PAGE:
Local Missionaries in Turkey
With most of its land mass in the Anatolian peninsula of western Asia and a lesser part on the Balkan peninsula of southeastern Europe, Turkey has a rich cultural and religious history and is a major political force in the region. Though overwhelmingly Muslim at 96.2 percent of the population, most adherents are nominal, as few have knowledge of the Quran, yet fiercely loyal, as Islam is integral to nationalistic fervor.
Another paradox: while Turkey has had a secular government for most of the past century, the current administration of Recep Tayyip Erdogan has been marked by strongly Islamist tendencies. At the same time, the non-religious portion of the population has been growing, with estimates ranging from 3.1 percent to into the double digits. Only 0.04 percent of the population evangelical, according to Joshua Project.
Local missionaries in Turkey report unprecedented openness to the gospel among a growing number of Turkish Muslims and Muslim refugees from Syria and elsewhere. With so few evangelical Christians, however, churches can hardly support evangelists and pastors, and they need donations for their monthly expenses and for tools such as ministry vehicles vital for outreaches to refugee camps.
One effective ministry has planted churches in the Black Sea region, and they need assistance for rental of their worship places. Meantime, the demand for Bibles has increased as Muslim refugees’ disillusionment with Islam drives them to seek answers elsewhere. Local workers request assistance to keep Bibles and New Testaments in stock, as well as an apologetics book written by a native missionary. These books are distributed in refugee camps and prisons, during one-on-one outreach and in stands in front of a church building.
Media and social media are having an increasingly strong impact. One native missionary publishes a magazine that clarifies who Christ is and addresses various topics from a Christian perspective, and another has a radio program with a large audience. The latter also posts teaching and preaching on Internet outlets, reaching a potential audience of millions. Through responses to these media, local missionaries are seeing the prevalence of disillusion with Islam and interest in the person of Christ.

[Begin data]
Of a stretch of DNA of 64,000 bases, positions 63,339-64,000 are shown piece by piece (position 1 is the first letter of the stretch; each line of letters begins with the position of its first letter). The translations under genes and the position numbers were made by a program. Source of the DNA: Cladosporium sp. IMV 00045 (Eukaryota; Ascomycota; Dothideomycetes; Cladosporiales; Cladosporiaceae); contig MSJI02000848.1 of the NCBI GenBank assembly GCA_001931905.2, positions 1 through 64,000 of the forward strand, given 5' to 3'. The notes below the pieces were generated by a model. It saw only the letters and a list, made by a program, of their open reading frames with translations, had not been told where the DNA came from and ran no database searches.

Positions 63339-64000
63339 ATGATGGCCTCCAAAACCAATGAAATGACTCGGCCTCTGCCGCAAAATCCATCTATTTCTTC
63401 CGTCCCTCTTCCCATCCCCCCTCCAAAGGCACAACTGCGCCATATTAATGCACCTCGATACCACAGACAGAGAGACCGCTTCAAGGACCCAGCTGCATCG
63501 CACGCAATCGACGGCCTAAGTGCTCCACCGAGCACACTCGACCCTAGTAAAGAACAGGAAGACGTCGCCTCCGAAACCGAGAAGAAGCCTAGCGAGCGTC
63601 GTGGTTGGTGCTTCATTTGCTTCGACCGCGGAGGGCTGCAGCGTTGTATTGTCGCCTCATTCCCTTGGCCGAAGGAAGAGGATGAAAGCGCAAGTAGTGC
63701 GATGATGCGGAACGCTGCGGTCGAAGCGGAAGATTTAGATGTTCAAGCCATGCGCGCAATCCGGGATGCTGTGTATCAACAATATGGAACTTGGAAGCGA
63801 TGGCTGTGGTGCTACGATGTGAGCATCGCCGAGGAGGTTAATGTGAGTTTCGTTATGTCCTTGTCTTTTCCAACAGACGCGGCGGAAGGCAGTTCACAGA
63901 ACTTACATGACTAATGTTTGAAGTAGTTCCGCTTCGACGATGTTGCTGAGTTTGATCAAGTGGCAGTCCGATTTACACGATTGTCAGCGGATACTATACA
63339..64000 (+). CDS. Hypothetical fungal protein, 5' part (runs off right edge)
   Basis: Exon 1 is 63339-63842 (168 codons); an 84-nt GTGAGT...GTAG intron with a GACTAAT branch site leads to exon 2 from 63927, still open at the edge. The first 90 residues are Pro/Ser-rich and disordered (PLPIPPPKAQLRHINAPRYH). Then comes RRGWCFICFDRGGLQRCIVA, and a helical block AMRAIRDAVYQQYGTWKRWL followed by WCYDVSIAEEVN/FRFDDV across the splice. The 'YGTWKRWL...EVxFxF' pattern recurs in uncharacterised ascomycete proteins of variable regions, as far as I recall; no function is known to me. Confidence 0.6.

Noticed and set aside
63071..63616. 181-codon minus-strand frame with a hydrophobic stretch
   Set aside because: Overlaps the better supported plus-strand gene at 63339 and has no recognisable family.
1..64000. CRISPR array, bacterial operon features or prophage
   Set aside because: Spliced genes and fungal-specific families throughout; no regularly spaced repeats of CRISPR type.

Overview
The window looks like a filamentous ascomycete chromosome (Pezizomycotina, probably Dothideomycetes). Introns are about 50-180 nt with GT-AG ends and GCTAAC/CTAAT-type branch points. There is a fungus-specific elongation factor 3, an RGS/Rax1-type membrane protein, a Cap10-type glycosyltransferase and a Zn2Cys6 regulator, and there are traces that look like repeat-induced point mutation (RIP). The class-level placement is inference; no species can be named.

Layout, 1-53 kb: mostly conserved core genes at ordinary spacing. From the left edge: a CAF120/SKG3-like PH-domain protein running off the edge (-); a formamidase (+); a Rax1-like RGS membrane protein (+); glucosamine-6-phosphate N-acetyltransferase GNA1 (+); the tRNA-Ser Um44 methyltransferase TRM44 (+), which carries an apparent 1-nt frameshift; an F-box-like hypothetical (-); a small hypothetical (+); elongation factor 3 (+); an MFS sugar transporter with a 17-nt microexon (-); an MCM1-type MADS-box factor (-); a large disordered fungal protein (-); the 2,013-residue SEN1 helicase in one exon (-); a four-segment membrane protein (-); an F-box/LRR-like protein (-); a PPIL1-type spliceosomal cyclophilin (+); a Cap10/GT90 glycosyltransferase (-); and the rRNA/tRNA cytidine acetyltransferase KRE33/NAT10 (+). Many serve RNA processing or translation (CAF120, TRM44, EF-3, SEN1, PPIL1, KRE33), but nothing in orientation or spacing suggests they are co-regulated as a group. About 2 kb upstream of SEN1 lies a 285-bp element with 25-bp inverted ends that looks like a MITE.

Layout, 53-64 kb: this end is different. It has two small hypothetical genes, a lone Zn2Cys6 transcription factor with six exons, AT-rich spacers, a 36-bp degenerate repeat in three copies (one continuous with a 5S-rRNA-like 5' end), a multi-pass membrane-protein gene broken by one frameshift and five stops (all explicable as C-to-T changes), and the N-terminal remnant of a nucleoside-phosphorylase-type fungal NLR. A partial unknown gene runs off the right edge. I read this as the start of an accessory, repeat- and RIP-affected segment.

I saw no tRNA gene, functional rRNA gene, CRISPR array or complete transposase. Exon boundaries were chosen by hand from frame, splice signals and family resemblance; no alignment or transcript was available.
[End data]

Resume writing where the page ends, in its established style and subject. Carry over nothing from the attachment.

Sources: Joshua Project, Wikipedia
How to Pray for
- Pray for protection of local missionaries, as they are facing increasing threats and attacks in media, on the street and among powers and authorities.
- Pray that Muslims putting their faith in Christ will be protected from family and societal opposition and will find support in Christian community.
- Pray that native leadership will be developed in spite of a national ban on Christian seminaries in the country.
More stories from Turkey
The refugee family of a disabled young girl was unable to bring her wheelchair to Turkey when they fled Syria, forcing her to crawl on the ground, but her grandfather refused to let local missionaries help.
Other refugees had told her family that there were people from a church who could help, but when her grandfather heard it, his face was flushed with anger.
“They never help anyone without expecting something in return,” he said. “Don’t begin any type of relationship with them, because they are going to want something from you.”
In his refugee tent in Turkey, a Muslim father of two was talking with native missionaries who had just given him tarps to help keep out the rain. He wanted to know why they were doing it.
The Turkish ministry leader realized the refugee believed they would expect something in return for helping them. He needed to put him at ease.
“Who are you?” said the refugee, a schoolteacher in his native Syria. “We never heard that we should help unbelievers. If we had the chance, our priority would be to kill you.”